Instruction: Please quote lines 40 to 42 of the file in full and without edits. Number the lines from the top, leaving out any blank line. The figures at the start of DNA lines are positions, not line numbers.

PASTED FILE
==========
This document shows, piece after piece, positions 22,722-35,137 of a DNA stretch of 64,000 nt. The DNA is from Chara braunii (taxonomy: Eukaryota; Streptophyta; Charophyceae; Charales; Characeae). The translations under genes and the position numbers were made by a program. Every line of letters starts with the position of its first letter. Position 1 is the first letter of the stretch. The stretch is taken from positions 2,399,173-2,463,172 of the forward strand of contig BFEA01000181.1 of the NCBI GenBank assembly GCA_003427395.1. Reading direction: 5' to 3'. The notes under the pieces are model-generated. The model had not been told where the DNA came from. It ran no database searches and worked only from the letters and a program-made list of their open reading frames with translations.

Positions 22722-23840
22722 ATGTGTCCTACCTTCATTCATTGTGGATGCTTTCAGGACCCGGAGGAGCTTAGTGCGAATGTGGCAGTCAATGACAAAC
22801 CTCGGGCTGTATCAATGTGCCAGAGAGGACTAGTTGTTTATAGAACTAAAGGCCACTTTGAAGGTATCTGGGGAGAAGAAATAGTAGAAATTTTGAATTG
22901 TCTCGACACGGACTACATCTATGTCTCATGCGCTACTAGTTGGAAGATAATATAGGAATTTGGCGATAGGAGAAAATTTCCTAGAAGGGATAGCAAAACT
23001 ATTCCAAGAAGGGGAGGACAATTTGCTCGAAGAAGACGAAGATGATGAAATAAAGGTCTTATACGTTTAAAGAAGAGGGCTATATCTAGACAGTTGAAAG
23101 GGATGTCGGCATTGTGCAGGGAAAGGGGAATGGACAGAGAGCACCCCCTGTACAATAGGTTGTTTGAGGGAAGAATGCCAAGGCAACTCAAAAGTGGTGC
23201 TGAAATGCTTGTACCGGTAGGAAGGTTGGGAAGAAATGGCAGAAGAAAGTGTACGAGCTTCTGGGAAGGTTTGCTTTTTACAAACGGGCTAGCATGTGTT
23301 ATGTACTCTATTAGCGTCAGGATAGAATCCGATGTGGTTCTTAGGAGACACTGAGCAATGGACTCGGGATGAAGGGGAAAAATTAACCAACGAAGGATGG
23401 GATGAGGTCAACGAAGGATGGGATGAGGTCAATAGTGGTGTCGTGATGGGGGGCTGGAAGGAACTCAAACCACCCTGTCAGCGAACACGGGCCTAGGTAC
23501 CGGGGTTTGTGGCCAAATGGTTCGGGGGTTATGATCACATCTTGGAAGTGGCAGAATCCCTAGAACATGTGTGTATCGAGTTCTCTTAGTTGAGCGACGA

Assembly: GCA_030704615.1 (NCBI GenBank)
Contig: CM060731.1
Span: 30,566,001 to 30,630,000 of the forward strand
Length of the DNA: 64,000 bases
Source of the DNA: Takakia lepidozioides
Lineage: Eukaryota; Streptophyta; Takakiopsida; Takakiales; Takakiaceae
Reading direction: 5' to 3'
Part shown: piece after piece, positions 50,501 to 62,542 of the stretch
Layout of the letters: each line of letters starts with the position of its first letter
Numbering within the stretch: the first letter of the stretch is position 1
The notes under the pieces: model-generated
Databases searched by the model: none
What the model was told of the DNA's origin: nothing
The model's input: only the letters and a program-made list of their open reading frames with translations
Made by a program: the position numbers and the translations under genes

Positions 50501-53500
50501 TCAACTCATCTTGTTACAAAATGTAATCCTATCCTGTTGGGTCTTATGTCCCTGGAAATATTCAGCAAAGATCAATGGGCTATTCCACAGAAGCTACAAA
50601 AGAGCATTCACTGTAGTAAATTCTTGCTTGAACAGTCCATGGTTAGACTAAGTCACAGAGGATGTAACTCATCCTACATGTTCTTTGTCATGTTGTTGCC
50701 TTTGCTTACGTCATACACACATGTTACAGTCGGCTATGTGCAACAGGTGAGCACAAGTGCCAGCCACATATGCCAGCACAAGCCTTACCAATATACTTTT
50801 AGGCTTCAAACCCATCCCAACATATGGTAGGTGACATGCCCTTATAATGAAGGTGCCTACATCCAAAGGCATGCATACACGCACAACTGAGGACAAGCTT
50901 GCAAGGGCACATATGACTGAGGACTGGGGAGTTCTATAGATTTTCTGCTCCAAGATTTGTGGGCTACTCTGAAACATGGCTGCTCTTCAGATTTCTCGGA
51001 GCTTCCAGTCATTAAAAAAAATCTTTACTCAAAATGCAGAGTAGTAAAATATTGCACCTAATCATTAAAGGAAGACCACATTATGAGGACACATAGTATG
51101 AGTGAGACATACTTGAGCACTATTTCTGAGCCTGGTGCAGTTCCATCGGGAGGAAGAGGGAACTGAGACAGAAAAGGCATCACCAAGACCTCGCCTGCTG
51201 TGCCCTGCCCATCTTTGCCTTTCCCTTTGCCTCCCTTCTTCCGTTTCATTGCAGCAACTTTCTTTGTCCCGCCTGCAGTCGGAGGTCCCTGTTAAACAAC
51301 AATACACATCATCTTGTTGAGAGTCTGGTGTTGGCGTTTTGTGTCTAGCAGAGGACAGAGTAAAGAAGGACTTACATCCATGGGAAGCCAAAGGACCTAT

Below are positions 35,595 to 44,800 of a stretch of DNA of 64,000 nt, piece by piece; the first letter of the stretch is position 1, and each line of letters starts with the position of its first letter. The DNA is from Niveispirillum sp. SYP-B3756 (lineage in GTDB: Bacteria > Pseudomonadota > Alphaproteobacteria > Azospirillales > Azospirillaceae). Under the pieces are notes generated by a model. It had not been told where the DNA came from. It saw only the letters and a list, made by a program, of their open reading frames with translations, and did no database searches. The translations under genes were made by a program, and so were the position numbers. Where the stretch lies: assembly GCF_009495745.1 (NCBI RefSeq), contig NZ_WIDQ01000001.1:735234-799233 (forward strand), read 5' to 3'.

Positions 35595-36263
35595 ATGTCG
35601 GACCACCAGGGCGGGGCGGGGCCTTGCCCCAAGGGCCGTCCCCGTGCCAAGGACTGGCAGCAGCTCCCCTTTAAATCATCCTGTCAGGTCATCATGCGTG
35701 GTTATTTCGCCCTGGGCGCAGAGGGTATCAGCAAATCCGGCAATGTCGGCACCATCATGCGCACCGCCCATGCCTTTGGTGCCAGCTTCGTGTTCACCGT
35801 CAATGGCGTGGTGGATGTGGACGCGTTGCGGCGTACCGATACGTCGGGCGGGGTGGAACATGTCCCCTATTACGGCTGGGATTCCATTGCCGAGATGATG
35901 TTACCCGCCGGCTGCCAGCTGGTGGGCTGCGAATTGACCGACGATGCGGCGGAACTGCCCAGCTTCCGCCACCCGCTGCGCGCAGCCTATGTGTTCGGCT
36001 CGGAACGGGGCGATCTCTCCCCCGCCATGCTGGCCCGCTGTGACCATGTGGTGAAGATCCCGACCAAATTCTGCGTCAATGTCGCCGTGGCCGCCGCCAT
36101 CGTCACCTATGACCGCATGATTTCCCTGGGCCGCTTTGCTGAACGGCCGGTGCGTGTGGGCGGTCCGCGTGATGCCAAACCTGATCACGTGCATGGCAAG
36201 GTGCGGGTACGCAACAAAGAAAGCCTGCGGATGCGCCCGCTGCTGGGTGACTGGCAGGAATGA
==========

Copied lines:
35601 GACCACCAGGGCGGGGCGGGGCCTTGCCCCAAGGGCCGTCCCCGTGCCAAGGACTGGCAGCAGCTCCCCTTTAAATCATCCTGTCAGGTCATCATGCGTG
35701 GTTATTTCGCCCTGGGCGCAGAGGGTATCAGCAAATCCGGCAATGTCGGCACCATCATGCGCACCGCCCATGCCTTTGGTGCCAGCTTCGTGTTCACCGT
35801 CAATGGCGTGGTGGATGTGGACGCGTTGCGGCGTACCGATACGTCGGGCGGGGTGGAACATGTCCCCTATTACGGCTGGGATTCCATTGCCGAGATGATG